WASHINGTON - Federal Reserve Chairman Ben S. Bernanke warned yesterday that it's too soon to know whether the economic recovery will last, and he again pledged to hold rates at record-low levels for an "extended period."
The Fed chief's speech to the Economic Club of Washington made clear he thought the economy would struggle even as it recovers from the recession, which began in December 2007. He said the economy confronted "formidable headwinds" - including a weak job market, cautious consumers, and tight credit.
Those forces "seem likely to keep the pace of expansion moderate," he said.
The central bank has leeway to keep rates low because inflation is under control and is expected to stay tame in the face of the economy's weakness. Some private forecasters even fear that the recovery could fizzle late next year as government stimulus spending fades.
Asked about prospects for such a "double dip" recession, Bernanke said he could not guarantee it won't happen.
He stuck with his forecast for a moderate recovery but said a "vigorous snapback" was less likely.
Bernanke said he expected "modest" economic growth next year.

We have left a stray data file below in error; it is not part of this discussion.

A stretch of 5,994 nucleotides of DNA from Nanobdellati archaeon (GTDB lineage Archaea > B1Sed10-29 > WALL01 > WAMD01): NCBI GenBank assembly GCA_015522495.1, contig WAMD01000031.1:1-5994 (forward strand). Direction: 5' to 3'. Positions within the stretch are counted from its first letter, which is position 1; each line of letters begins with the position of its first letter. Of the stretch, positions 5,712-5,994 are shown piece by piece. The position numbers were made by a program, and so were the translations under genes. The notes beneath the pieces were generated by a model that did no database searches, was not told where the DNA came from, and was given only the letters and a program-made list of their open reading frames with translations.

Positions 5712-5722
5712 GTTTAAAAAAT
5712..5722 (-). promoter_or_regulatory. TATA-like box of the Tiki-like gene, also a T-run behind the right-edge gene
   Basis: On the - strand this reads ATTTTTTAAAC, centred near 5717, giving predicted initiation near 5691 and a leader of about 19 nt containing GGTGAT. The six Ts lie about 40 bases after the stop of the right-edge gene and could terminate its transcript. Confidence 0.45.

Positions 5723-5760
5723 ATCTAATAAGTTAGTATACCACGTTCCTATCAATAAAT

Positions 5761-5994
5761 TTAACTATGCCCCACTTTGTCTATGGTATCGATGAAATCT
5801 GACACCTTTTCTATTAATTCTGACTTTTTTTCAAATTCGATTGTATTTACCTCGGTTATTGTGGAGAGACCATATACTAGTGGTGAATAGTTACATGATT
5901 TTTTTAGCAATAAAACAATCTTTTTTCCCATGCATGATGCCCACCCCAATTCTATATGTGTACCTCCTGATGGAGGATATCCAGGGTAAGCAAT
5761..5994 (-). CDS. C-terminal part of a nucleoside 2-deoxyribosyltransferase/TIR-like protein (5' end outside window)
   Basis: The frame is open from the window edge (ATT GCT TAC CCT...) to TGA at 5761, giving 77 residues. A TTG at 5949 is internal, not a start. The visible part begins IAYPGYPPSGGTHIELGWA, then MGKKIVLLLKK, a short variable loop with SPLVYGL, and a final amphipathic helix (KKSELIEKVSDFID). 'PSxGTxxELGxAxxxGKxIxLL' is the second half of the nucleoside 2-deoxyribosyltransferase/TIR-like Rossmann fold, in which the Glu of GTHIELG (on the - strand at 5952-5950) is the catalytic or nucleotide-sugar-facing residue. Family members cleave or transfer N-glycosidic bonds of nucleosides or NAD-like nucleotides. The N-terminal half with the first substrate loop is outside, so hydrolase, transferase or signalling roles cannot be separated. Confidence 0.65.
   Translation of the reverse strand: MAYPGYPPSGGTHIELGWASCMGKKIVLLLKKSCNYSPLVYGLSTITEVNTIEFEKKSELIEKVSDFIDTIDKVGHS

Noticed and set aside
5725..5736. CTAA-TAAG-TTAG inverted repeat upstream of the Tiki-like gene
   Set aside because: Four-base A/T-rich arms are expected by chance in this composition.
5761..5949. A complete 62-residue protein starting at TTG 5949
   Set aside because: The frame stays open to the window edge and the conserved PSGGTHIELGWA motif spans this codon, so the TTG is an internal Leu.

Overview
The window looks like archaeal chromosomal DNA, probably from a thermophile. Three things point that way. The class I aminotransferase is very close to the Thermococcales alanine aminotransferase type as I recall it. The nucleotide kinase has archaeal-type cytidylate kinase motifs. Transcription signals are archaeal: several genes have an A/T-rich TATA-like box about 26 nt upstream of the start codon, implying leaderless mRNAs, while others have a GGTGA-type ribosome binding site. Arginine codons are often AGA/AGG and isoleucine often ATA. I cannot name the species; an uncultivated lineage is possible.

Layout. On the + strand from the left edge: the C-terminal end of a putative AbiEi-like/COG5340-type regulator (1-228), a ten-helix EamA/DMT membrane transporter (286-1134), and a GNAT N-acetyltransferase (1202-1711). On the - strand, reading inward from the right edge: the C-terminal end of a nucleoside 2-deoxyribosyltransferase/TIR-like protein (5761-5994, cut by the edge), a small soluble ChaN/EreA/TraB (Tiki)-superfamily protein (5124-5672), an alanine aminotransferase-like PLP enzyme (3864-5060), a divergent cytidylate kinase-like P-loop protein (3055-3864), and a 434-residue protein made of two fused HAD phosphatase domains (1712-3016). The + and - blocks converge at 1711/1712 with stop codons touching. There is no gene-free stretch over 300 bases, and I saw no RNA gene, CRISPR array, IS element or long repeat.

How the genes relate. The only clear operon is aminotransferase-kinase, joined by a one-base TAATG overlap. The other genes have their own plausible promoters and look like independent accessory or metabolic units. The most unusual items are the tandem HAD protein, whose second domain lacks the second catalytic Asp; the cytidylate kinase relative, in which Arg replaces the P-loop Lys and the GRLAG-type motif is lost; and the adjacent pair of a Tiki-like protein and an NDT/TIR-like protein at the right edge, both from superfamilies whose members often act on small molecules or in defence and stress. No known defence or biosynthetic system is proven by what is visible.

That should help push down the nation's unemployment rate - now at 10 percent - "but at a pace slower than we would like," he acknowledged.
Under one Fed forecast released last month, the jobless rate would remain high next year - ranging from 9.3 to 9.7 percent. The Fed has warned that it could take five or six years for the job market to return to normal.
To nurture the recovery, the Fed has kept rates at a record low near zero for a year. When asked about rates yesterday, Bernanke joked: "Well, they can't go much further down."
He went on to repeat the Fed's pledge to keep rates at record lows for an extended period.
Economists took Bernanke's remarks as indicating he was not in a rush to raise rates.
"Bernanke's main message is that the Fed still remains very committed to policies that will provide further support for a stronger recovery," said Brian Bethune, economist at IHS Global Insight. "There hasn't been dramatic-enough improvements in the economy to make any major changes."